Probably very few paddlers are lucky enough to live close to the water so launching the boat does not involve transporting it.
Even fewer, if not launching from home, are willing to catch public transport to get to their paddling destination with their own kayak (actually I know only of Dubside that does it).
So, like majority of sea kayakers, I transport my boats with my own vehicle.
When I was shopping for a new car one of my priorities was that it would have decent roof racks.
I primarily intended to car top mountain bikes.
Only later on I found that to safely transport sea kayaks I would need to tied down the bow.
My car, being a relatively efficient vehicle that does not guzzle insulting amounts of gasoline, it's shaped to offer less wind resistance.
With that comes a front end that is rather round and with no anchor points, unlike some chunky urban warrior vehicles :-)
I have a few spots under the car where I could attach a rope but that would rub right across the plastic bumper and probably wear off the paint.
Fortunately one day I saw somebody else with the perfect solution: an anchor point that was off the car's under hood ("bonnet" in Australia).
Holden (Opel) Zafira's front end with webbing for tie down.
All I needed was a simple section of flat webbing and a washer.
The strap is 5" long, folded in half to create a loop.
I used a nail, heated up on a flame, to poke a hole through the webbing of the strap and the same time seal the hole and preventing fraying of the fibres.
Most times the bolts that mount the mudguards to the body of the car might be just in the perfect location for an tie-down anchor point.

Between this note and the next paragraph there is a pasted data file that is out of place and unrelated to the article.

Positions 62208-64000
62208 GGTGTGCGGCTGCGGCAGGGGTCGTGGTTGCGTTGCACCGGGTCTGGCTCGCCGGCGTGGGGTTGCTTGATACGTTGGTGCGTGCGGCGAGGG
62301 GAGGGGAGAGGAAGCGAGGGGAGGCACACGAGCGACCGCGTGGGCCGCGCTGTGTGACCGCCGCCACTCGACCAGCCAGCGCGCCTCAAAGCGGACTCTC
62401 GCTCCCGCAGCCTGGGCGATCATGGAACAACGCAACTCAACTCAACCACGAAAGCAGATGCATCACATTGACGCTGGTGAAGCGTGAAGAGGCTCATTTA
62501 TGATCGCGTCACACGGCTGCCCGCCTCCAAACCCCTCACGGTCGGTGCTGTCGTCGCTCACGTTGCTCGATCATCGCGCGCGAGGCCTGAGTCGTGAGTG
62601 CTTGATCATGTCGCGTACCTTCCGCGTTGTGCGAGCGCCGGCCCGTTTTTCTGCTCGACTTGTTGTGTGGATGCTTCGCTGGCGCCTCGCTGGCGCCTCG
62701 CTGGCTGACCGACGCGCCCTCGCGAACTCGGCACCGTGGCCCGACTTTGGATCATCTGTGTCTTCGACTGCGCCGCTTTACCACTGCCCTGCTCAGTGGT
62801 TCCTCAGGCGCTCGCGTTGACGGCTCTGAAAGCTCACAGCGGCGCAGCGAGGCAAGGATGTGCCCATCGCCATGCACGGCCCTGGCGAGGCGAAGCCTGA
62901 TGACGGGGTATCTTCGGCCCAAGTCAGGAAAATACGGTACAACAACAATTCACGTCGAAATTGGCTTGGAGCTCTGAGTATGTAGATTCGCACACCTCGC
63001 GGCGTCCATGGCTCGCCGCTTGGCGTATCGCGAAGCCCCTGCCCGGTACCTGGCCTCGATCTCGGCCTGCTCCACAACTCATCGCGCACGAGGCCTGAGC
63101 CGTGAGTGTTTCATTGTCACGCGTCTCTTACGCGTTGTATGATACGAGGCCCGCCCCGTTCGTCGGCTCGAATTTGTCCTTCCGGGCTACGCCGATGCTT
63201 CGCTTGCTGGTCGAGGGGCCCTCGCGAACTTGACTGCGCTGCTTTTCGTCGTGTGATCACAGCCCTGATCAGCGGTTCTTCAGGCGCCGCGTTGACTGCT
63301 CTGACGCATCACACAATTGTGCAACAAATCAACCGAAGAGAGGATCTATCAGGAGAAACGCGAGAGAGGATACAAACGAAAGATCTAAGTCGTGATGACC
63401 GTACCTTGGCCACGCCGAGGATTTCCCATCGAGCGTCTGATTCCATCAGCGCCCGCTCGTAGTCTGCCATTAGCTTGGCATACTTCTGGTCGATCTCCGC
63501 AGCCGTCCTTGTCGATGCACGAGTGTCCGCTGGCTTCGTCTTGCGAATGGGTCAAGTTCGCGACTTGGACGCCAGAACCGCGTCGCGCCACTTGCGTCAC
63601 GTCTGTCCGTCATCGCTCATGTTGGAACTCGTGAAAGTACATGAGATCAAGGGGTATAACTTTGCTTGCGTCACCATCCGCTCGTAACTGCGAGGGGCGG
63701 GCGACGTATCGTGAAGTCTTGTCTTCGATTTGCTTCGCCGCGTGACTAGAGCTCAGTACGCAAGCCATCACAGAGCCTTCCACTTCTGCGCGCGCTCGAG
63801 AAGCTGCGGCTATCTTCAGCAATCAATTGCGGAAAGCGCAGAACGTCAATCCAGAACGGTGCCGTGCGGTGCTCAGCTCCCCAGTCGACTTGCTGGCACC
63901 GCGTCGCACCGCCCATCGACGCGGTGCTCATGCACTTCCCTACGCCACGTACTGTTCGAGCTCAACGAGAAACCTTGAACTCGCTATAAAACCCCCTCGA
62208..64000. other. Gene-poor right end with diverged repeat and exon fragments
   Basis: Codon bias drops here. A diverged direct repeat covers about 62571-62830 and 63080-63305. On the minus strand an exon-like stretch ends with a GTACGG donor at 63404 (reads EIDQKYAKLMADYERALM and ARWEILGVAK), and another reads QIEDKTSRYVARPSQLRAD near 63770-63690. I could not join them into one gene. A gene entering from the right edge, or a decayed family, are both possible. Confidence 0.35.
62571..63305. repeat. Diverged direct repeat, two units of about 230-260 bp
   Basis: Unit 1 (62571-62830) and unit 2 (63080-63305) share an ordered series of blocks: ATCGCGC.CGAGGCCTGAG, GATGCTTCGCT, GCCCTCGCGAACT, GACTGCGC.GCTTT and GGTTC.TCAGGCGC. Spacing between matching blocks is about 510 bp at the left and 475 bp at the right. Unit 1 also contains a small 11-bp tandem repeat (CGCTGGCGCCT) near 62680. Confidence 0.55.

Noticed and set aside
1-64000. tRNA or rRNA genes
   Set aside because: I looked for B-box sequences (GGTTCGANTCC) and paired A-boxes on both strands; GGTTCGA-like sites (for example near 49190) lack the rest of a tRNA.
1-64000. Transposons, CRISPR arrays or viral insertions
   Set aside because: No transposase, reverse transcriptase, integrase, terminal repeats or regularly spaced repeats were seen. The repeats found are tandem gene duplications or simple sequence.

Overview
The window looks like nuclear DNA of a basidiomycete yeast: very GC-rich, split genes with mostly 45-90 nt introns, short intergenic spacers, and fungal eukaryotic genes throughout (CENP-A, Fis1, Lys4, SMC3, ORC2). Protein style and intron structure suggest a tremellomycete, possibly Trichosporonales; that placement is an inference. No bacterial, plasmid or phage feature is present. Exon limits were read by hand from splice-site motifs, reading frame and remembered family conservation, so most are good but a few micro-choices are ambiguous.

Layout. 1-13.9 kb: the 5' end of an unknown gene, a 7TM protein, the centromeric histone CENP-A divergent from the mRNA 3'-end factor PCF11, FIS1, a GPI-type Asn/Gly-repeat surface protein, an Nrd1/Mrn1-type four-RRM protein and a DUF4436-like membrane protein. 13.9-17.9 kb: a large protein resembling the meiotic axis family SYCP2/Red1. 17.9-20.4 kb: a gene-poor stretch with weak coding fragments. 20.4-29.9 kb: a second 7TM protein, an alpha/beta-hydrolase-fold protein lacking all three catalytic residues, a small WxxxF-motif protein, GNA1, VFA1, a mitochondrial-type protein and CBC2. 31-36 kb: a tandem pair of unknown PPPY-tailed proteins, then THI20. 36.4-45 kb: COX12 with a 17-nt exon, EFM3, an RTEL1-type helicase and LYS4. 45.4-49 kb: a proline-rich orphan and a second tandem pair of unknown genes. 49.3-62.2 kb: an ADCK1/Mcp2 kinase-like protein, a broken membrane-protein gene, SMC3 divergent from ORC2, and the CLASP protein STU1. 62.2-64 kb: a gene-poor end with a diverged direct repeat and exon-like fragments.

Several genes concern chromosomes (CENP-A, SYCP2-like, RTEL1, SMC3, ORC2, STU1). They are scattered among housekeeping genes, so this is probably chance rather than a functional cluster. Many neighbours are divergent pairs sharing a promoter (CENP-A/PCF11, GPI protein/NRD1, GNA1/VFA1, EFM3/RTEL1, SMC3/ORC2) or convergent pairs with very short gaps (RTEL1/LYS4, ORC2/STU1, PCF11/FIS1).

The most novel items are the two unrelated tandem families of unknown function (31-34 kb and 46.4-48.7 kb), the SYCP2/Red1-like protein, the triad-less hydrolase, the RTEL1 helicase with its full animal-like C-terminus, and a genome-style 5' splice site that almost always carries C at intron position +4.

In my car the hood is very "slopy" and I need a very forward anchor point: I drilled a hole closer to the end of the hood .
I used stainless steel hardware so I would not have corrosion problems later on.
The webbing loop can be tucked away under the hood when not in use.
My friend Greg Schwarz however has made a more sophisticated anchor point.
He fabricated a bracket of stainless steel that has been shaped and polished to match the car's look.
Once I had a closer look at the bracket I realized that a lot of work went into it.
It's shaped so it will fit under the hood and has a welded rib for strength.
Like anything else that Greg does his anchor point is obviously deluxe!
Anchoring a bow of a sea kayak is often overlooked and not many people do it.
I usually don't bother anchoring mine unless I envision driving the car on the freeway.
My roof rack is drilled to the body of the car (factory) and the chance of that failing is extremely remote.
However, aftermarket roof racks that are held against a car by simple brackets and don't have a solid bolt anchoring them to the roof are way more prone to be dislodged at high speed and in strong cross winds.